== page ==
In what will bring cheer to the people in Tamil Nadu, the Supreme Court has modified its earlier order restricting the bursting of firecrackers between 8pm and 10pm during Deepavali taking into account the traditions and culture of the southern state. This comes after the Tamil Nadu government approached the apex court urging it to modify its order to allow the bursting of crackers between 4:30am and 6:30am during Deepavali.
In its modified order, the Supreme Court has allowed the timings for the bursting of firecrackers to be staggered and determined by respective state governments. Justice AK Sikri, however, stated that the time should not exceed two hours a day during the festival.
Meanwhile, the Supreme Court also clarified that its earlier direction on bursting of green crackers is limited to Delhi-NCR and not to other states. Justice Sikri said that he would pass a detailed order on Wednesday.
The Tamil Nadu government had on Monday approached the Supreme Court seeking an order to permit the bursting of firecrackers from 4.30am to 6.30 am during the festival of Deepavali. In its petition, the Tamil Nadu government argued that the people of the state will be “deprived” of their rights of celebrating the festival by bursting crackers if the order is not modified.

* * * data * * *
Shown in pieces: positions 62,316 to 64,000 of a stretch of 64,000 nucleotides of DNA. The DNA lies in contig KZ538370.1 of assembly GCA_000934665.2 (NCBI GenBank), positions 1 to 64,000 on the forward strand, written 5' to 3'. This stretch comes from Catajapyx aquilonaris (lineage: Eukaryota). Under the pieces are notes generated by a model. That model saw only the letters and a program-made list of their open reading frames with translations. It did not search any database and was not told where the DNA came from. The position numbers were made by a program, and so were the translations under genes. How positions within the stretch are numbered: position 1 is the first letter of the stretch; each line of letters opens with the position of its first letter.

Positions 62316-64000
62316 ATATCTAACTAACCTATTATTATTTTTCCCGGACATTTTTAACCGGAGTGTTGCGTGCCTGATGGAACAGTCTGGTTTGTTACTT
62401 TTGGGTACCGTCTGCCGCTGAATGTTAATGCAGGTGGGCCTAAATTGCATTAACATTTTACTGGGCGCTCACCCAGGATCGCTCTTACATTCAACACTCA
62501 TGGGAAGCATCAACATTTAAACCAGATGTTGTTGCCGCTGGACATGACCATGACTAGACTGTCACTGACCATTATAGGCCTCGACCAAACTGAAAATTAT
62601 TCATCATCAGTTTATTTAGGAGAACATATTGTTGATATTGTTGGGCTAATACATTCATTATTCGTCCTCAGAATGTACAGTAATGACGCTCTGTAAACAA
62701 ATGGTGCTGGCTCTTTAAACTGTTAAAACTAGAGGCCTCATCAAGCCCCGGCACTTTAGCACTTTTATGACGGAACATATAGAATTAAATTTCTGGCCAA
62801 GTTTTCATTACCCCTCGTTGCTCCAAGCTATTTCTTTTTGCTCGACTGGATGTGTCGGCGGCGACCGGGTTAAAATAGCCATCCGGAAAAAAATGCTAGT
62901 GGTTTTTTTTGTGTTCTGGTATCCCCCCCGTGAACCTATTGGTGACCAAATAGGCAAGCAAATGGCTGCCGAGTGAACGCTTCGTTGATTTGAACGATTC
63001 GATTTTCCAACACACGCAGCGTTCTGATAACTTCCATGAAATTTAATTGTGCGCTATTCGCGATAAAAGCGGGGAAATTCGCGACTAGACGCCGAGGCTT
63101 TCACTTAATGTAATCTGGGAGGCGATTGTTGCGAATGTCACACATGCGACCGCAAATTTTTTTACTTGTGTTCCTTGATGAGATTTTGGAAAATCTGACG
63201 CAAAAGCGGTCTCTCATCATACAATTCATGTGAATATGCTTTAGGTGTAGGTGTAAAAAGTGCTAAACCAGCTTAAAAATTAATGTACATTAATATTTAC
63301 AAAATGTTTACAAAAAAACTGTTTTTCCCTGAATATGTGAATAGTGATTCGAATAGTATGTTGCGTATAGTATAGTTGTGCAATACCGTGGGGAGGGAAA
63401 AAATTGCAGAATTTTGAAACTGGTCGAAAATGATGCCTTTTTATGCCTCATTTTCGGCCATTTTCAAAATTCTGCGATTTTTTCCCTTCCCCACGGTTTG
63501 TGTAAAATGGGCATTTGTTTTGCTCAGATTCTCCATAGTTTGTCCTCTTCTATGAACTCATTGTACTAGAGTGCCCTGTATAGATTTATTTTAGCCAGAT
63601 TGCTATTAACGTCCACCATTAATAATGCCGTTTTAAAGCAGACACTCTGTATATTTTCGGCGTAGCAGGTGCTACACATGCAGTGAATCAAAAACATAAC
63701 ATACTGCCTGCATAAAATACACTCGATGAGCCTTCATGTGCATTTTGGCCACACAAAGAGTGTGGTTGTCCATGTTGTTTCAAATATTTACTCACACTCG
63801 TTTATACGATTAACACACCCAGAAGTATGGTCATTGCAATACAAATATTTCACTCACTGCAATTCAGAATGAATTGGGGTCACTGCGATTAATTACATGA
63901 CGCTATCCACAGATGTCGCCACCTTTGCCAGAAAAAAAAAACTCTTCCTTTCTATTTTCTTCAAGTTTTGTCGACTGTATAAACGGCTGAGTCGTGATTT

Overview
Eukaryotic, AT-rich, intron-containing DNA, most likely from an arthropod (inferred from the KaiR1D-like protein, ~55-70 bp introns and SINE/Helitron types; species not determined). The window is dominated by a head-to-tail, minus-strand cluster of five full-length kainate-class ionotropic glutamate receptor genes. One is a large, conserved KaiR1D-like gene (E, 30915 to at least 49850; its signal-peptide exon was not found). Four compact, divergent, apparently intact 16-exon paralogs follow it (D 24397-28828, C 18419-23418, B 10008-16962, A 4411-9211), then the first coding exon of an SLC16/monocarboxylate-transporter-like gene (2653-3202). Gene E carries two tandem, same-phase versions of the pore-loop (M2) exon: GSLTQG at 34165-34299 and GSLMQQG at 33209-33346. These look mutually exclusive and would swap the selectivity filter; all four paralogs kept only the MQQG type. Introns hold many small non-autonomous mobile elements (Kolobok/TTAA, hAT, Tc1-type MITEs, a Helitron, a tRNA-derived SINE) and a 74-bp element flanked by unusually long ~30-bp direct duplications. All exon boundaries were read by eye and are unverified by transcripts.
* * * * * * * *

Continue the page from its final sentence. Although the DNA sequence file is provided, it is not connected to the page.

“It is respectfully submitted that unless this Hon’ble Court passes appropriate further orders in the nature of modification / direction of its Order dated 23.10.2018 passed in the present Writ Petition, to enable the people of Tamil Nadu burst fire crackers in the early morning of Diwali as well, the same would amount to rejecting the people with their due religious rights and would also subject the people of Tamil Nadu into much hardship. It is further submitted that permitting bursting of the firecrackers in the morning also is in the interest of both the environment and the people,” stated the petition.
The Tamil Nadu government pointed out that while in north India, Diwali is celebrated on the night of November 7 this year, in Tamil Nadu Deepavali is celebrated on the morning of November 6.
Emphasising the different traditions and cultures, the petition says, “However, in the state of Tamil Nadu, Diwali, pronounced as ‘Deepavali’, is celebrated commemorating the death of Narakashura, the Evil, slain by the Goddess in the early hours of dawn. In Tamil Nadu, on the day of Diwali, people wake up early in the dawn at around 4.00 am, take Oil bath, wear new clothes, and start the celebration with bursting fire crackers in the early morning itself. The celebration goes all day. Diwali this year in Tamil Nadu, is on the early morning of 6th of November, 2018.”
On October 23, the Supreme Court took a decision to not order a blanket ban on fireworks, and also set a window period of 8pm to 10pm during which people across the country could burst firecrackers during Deepavali. In an effort to curb the effects of pollution, the apex court not only set this time limit, but also stated that only firecrackers of the ‘green’ or eco-friendly variety could be sold during this year’s festive season.